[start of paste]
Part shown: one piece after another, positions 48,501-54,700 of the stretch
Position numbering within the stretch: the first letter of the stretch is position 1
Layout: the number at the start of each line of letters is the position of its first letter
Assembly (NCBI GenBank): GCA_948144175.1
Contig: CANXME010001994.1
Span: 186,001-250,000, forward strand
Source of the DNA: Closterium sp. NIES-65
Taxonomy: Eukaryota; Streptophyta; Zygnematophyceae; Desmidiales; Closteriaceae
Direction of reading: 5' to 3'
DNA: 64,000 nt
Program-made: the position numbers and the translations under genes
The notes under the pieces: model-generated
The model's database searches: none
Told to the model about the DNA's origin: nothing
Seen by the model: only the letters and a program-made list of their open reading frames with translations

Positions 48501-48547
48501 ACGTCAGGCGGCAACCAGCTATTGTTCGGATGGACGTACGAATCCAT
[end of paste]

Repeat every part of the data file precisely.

Part shown: one piece after another, positions 48,501-54,700 of the stretch
Position numbering within the stretch: the first letter of the stretch is position 1
Layout: the number at the start of each line of letters is the position of its first letter
Assembly (NCBI GenBank): GCA_948144175.1
Contig: CANXME010001994.1
Span: 186,001-250,000, forward strand
Source of the DNA: Closterium sp. NIES-65
Taxonomy: Eukaryota; Streptophyta; Zygnematophyceae; Desmidiales; Closteriaceae
Direction of reading: 5' to 3'
DNA: 64,000 nt
Program-made: the position numbers and the translations under genes
The notes under the pieces: model-generated
The model's database searches: none
Told to the model about the DNA's origin: nothing
Seen by the model: only the letters and a program-made list of their open reading frames with translations

Positions 48501-48547
48501 ACGTCAGGCGGCAACCAGCTATTGTTCGGATGGACGTACGAATCCAT